Here's how it works: The goods we produce are sold to outside interests, tomatoes for example. A farmer, in order to sell his tomatoes to Wal-Mart must have the produce and his farm inspected by the USDA. An expense the farmer is held to bear. Because "free market" rules require WalMart to buy at the lowest price possible and because the farmer needs cash flow, he accepts this price. At this point the farmer is separated from the larger economy as a seller; he then becomes a buyer because he must spend with other outside interests to buy the things he needs. Meanwhile, the conglomerate processes and sells the tomatoes at a much higher price to the consumer. In this picture of the "free-market" only one party is free. That is the conglomerate. The burden of producing the tomato is solely on the farmer. In this example, WalMart is the money making middle man.

Most of the laws in place, ostensibly, to protect food safety, really only make it difficult, if not impossible for a small acreage farmer to compete in this so called, free market. It thus either drives the farmer out of business or requires him to become a conglomerate in order to take part in the "Free Market".

This is how we are controlled. We are controlled by the "Free-Market", which is not free, and which is made to function by the large corporations controlling the pricing, marketing, and selling of the produce. This happened mainly because in the 1980s, Ronald Reagan, relaxed the anti-trust laws which allowed mega corporations, Wal-Mart, Monsanto, and many others, to operate (take over) the markets almost unhindered. Now, 50 years later, America has ceded its freedom to produce, sell, and enjoy their profits, to strangers - the conglomerates, who do not really care about my local needs but operate solely for the increasing of profits. This disconnect between the local producer and his community and the customer allows the conglomerate to use up the small farmer resource, requiring him to quit or get bigger, while the corporate monster realizes all the profits. This, then is the real enemy. Our federal government is simply a tool adeptly used by the corporations to keep this false economy going the way it is. Do you not think it odd that one large company now controls most of the seed, pesticide, and herbicide? Is it just me or does the fact that Monsanto controls most of the world's food supply? Does it bother you that essentially 3 major corporations own the market of processing Monsanto's food for us? It should.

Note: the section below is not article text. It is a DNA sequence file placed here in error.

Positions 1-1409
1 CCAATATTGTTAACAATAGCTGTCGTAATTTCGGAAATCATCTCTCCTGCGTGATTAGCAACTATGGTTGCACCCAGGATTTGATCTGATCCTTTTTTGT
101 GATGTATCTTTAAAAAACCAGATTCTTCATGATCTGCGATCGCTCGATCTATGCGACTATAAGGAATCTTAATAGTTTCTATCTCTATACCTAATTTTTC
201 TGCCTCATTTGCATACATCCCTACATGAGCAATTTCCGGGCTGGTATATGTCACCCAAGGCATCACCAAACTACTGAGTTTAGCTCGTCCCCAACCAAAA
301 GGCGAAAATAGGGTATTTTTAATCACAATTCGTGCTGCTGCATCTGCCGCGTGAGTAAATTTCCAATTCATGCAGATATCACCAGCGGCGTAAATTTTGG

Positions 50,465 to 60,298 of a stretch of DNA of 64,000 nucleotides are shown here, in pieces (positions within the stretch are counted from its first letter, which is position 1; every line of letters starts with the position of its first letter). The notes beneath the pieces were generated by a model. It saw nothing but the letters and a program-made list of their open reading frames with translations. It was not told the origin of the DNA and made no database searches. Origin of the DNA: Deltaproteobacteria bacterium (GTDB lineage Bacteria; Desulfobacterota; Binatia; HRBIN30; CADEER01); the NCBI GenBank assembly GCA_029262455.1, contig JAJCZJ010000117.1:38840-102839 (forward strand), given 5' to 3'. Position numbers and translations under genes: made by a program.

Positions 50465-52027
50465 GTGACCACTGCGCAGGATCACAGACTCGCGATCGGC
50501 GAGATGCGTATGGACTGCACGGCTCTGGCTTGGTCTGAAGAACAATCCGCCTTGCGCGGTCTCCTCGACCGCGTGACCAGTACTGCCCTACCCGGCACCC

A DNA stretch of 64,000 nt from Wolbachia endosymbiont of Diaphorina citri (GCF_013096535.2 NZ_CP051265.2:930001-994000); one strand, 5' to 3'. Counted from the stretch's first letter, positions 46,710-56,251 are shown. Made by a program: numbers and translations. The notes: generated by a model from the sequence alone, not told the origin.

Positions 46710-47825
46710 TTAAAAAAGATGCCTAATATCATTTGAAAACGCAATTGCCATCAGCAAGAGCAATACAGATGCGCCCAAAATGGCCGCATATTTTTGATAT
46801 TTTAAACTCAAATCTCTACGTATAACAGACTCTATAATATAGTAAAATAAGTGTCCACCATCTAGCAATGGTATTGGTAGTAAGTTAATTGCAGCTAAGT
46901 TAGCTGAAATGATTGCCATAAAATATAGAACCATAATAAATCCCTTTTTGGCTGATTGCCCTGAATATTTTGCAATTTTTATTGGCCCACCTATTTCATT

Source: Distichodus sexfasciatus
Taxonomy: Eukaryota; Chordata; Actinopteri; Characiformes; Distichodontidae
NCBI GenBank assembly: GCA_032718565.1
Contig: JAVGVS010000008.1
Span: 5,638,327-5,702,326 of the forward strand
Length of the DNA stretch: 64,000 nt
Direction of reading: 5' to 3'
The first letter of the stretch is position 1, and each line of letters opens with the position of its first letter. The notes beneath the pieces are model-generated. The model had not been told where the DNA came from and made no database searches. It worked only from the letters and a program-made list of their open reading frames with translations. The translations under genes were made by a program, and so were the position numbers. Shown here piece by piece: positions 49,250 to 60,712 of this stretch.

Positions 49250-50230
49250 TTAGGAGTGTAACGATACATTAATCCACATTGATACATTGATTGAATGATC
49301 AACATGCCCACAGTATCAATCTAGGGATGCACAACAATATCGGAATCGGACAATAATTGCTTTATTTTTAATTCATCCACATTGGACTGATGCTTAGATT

Again Wendell Berry: " If you can control a people's economy, you don't need to worry about its politics; its politics have become irrelevant. If you control a people's choices as to whether or not they will work, where they will work, what they will do, and how well they do it, and what they will eat and wear, and the genetic makeup of their crops and animals, and what they will do for amusement, then why should your worry about freedom of speech? In a totalitarian economy, any "political liberties" that the people might retain would simply cease to matter. If, as is often the case already, nobody can be elected who is not wealthy, and if nobody can be wealthy without dependence on the corporate economy, then what is your vote worth? The citizen thus becomes an economic subject." (1994)

This. then, is the enemy of this New American Revolution. Our vote means nothing, Democrats and Republicans, and Independents, and Tea-Partiers (whatever they are) all have to eat and buy clothing, and drive their cars to work.

There are really only two options to help drive down this false-mega-"free market" economy. Either of which will return the economic power to the local communities.

Firstly, a total disaster on the order of the US purposely devaluing the dollar, or a major catastrophic natural event that wipes out the conglomerates ability to transport, sell, or process our food and clothing. Say on the order of major crop losses nationwide, long-term electrical failure, or fuel shortages of massive proportions; any of these would remove the ability of the small farmer to sell his product outside of his own community.

The second option, and more preferable, in my opinion is what we will discuss in Don't Start the Revolution Without Me (part 3)